In another embodiment of the filter element of the invention shown in FIG. 3, the filter element 20 includes a semi-permeable barrier 42 dividing the compartment 32 into two sections or regions. Similar to the embodiment shown in FIG. 2, at least a portion of the compartment 32 is filled with an adsorbent 34. The section of the compartment 32 containing the adsorbent is the downstream section of the compartment. The portion of the compartment 32 upstream of the barrier 42 is hollow. The hollow section 44 of the compartment 32 can provide a mixing region for the mainstream smoke prior to entry of the smoke into the adsorbent material, which can contribute to vapor phase removal by the adsorbent 34.

FIG. 4 illustrates yet another embodiment of the filter element 20 of the invention. As shown, similar to the embodiment shown in FIG. 2 and FIG. 3, a compartment 32 positioned between a mouth end section of filter material 36 and a tobacco end section of filter material 38 is filled with an adsorbent material 34. The section of filter material 38 proximal to the tobacco rod 12 comprises one or more channels extending therethrough, the channel providing a passageway for mainstream smoke passing through the section of filter material 38. The one or more channels 48 provide an unimpeded pathway for mainstream smoke to exit the tobacco rod 12 and enter the compartment 32 containing the adsorbent 34.

FIGS. 5–7 illustrate various exemplary configurations for the one or more channels 48 extending through the filter section 38. FIG. 5 is a cross-sectional view taken along line A—A in FIG. 4. As shown in FIG. 5, the filter element may include a single channel 48 extending along, for example, the central axis of the section of filter material 38. Alternatively, as shown in FIGS. 6 and 7, a plurality of smaller channels 48 may be utilized, although the exact placement and configuration of the multiple channels may vary. However, as shown in FIG. 6, one preferred configuration involves placement of a plurality of channels 48 proximal to the central axis of the filter section 38. In an alternative embodiment shown in FIG. 7, the plurality of channels 48 are positioned along the periphery of the filter section 38. In one embodiment, the number of channels 48 is 1 to about 20, preferably 1 to about 15, more preferably 1 to about 10 (e.g., 1, 2, 3, 4, 5, 6, 7, 8, 9, or 10 channels)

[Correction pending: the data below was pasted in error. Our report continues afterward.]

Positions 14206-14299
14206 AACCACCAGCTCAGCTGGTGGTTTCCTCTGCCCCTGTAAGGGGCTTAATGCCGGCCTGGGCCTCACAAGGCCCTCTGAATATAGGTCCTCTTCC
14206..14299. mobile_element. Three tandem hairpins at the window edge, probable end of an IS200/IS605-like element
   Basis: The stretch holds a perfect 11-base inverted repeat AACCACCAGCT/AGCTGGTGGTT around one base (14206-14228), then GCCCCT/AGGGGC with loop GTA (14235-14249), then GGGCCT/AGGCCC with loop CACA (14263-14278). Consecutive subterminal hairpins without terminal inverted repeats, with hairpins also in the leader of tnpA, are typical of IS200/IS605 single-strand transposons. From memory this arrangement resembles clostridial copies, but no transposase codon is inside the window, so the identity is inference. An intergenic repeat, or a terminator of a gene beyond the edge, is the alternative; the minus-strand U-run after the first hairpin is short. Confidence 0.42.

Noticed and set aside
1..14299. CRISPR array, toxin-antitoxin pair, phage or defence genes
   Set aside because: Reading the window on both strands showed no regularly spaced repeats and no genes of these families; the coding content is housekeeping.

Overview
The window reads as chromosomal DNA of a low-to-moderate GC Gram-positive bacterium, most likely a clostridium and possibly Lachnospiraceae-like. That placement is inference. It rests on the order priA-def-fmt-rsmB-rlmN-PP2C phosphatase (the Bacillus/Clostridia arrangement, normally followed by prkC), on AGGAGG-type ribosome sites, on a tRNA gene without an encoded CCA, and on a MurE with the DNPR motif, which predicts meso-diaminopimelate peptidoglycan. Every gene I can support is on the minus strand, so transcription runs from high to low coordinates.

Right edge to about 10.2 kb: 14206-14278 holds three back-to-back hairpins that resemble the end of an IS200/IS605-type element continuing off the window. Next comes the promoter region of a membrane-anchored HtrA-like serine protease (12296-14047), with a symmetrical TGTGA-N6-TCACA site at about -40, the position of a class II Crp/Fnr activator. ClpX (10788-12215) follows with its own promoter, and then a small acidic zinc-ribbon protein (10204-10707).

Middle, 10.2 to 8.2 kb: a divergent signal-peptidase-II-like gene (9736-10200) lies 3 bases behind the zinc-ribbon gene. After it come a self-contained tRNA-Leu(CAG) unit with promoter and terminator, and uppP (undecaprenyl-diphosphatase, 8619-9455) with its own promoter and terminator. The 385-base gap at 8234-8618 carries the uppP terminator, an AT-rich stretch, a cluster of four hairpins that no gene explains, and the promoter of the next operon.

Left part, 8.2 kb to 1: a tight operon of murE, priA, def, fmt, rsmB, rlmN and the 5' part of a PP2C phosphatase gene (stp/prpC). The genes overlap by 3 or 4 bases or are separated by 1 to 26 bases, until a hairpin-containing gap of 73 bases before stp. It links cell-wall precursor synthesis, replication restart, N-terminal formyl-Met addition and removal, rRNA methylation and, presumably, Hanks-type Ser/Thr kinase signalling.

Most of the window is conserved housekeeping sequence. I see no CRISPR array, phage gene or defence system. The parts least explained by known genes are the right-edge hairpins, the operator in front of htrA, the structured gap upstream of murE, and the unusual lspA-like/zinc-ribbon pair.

The walls of the channel or channels 48 may be defined by the material of the section of filter material 38 or the channels can be formed using tubes (not shown) inserted into the filter material. If tubes are used, the tubes may comprise cellulose acetate, polyethylene, or any other polymeric material capable of forming a self-supporting structure.

The total cross-sectional area of the one or more channels 48 can vary. Typically, the total cross-sectional area of the channel or channels 48 is about 0.1 to about 50 mm2, frequently about 0.5 to about 15 mm2. The cross-sectional shape of the channels 48 is not critical to the invention and may be, for example, rectangular or circular. The diameter of each channel or tube can vary. Typically, the diameter of each channel or tube is about 0.5 to about 8 mm, frequently about 1 to about 3 mm. The diameter of the channel or tube is selected so as to prevent migration of the adsorbent into the channel or tube (i.e., the diameter of the channel or tube is smaller than the diameter of the adsorbent particles).

FIG. 8 illustrates an embodiment of the filter element 20 of the invention similar to the embodiment illustrated in FIG. 3. As in FIG. 3, the filter element shown in FIG. 8 includes a compartment 32 divided into two sections by a semi-permeable barrier 42. The compartment of the divided compartment 32 downstream from the semi-permeable barrier 42 contains an adsorbent 34. The upstream compartment of the compartment 32 contains an ion-exchange resin 50. Alternatively, although not shown, the present invention further includes embodiments wherein the ion-exchange resin 50 is placed in the downstream compartment of the compartment 32 and the adsorbent 34 is placed in the upstream compartment of the compartment. That is to say, the relative placement of the adsorbent material 34 and the ion-exchange resin 50 may vary in the present invention. In yet another embodiment, the adsorbent 34, such as activated carbon, and the ion-exchange resin 50 can be mixed together and placed in the compartment 32 without physically separating the two materials.

In an alternative embodiment similar to the embodiment shown in FIG. 8, FIG. 9 illustrates an embodiment wherein the ion-exchange resin 50 is dispersed or imbedded within a section of filter material 38 rather than in a portion of the compartment 32. As noted above, the relative placement of the ion-exchange resin 50 and the adsorbent 34 may vary. As a result, the particles of the ion-exchange resin 50 could alternatively be dispersed within the mouth end section of filter material 36 or both sections of filter material.